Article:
2. How do we augment information systems so as to produce better audit and evidentiary trails while at the same time not exposing them to additional compromise.

I'm not sure, but it would seem to me that making use of the inherent capabilities of the system would be a good start. What I find odd is that there are so many "hardening guides" out there for Windows systems, and we still see these systems being compromised. When you talk to admins, they don't seem to have the knowledge themselves, and some say that there are just too many guides out there - which one or ones are "authoritative"? Point them to the NSA guides (after all, who's more "authoritative" than the NSA??) and many of them will blindly install the settings, and then wonder why they can't do anything.

I think what he's referring to is to design and build systems (remember the Orange Book of the Rainbow Series??) with more robust auditing built in...don't make it something the admin has to add or configure separately, because it won't happen.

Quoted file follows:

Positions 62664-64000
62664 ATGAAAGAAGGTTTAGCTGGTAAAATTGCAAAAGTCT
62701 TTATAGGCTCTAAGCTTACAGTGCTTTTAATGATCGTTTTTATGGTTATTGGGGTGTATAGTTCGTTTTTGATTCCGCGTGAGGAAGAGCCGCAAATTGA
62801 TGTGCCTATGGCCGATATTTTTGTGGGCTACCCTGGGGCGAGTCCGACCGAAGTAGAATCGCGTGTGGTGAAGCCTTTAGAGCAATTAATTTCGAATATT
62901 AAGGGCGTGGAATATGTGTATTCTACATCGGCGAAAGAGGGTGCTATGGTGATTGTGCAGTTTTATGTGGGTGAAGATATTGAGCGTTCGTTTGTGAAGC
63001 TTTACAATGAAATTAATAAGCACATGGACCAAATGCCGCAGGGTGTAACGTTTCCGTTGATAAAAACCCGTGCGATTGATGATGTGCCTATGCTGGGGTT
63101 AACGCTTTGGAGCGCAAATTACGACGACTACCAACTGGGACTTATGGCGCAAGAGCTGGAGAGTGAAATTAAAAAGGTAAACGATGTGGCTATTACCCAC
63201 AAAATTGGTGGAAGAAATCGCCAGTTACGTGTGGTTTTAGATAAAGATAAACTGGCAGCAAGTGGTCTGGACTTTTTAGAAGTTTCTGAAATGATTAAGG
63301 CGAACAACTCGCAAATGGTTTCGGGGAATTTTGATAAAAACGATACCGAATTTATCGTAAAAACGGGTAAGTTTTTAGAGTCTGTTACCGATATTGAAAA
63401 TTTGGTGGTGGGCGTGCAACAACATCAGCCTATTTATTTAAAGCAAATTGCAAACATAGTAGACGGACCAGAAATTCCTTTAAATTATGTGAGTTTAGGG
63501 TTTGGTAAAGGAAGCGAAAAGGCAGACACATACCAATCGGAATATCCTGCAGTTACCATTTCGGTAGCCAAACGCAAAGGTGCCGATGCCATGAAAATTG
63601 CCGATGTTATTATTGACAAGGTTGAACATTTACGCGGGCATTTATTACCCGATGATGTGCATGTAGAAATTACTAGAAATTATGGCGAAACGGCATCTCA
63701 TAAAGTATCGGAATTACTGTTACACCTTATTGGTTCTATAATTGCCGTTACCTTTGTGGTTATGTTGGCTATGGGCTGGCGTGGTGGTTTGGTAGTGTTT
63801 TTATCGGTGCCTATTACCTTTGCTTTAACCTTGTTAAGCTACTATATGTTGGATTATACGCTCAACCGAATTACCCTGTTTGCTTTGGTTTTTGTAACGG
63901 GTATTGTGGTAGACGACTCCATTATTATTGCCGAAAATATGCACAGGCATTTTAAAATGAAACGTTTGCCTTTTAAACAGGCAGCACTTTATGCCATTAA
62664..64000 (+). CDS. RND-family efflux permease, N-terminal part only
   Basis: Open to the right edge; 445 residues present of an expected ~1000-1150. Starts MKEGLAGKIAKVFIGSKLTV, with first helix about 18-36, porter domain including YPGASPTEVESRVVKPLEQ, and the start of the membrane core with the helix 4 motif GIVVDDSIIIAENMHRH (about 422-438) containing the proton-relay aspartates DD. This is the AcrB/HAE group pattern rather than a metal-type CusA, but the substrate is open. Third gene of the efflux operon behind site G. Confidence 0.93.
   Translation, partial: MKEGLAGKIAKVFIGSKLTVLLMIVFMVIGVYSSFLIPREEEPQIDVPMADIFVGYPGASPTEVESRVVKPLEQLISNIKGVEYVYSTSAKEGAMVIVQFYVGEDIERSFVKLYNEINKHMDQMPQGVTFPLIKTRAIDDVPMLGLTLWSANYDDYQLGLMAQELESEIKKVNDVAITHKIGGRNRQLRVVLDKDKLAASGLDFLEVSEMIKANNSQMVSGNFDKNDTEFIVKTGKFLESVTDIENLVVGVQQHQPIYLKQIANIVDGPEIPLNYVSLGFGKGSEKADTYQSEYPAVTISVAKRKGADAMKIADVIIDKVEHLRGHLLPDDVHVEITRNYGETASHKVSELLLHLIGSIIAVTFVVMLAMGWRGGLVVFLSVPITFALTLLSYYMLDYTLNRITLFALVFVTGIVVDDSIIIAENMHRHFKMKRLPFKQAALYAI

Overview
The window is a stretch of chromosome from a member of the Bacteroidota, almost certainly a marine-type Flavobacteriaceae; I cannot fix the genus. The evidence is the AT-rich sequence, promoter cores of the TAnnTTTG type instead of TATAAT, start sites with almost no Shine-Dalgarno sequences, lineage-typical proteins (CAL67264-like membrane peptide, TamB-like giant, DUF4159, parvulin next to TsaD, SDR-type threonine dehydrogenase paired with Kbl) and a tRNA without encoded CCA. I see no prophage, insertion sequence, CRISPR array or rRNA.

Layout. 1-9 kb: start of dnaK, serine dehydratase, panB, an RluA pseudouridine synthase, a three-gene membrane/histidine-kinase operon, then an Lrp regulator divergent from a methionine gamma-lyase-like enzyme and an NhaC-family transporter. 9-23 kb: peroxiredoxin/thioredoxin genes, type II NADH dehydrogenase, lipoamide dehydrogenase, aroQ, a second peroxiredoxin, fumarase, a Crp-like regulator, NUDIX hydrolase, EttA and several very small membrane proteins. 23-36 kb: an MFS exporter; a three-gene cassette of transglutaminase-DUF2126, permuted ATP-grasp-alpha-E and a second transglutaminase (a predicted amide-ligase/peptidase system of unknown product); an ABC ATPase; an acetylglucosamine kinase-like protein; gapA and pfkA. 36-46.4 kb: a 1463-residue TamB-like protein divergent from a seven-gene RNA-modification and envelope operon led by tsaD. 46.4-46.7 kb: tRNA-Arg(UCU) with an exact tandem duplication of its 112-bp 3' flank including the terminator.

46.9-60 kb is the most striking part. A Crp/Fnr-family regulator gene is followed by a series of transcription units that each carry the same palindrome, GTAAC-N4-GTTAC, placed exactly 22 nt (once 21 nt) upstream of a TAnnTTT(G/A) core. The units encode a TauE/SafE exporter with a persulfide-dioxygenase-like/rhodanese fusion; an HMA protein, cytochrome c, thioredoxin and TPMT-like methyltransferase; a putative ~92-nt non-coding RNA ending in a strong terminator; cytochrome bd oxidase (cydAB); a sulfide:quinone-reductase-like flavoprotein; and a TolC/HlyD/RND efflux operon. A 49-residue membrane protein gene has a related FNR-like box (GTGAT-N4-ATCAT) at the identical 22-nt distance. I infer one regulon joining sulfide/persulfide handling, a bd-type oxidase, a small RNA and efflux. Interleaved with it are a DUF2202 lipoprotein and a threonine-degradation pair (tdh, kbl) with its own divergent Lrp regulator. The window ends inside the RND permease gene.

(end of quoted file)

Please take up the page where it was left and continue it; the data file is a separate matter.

On a side note, it still mystifies me why MS would produce a "network operating system" that has NO inherent capability to get audit logs (i.e., Event Logs) off of systems. Even with the old NT-style domains, BDCs wouldn't automatically send their logs to the PDC or a designated had to install separate software. How is that a "network" os?

But I digress...

I started looking and found the study referred to in the article (from 2003) entitled, "The Future of Computer Forensics: A needs analysis survey".

This study, conducted by Marcus Rogers and Ms. Seigfried, provides some interesting information that I would think is still true today, almost two years later. Their survey found that training, education, and certification is the top issue mentioned by the respondants, while lack of funding was the least reported issue.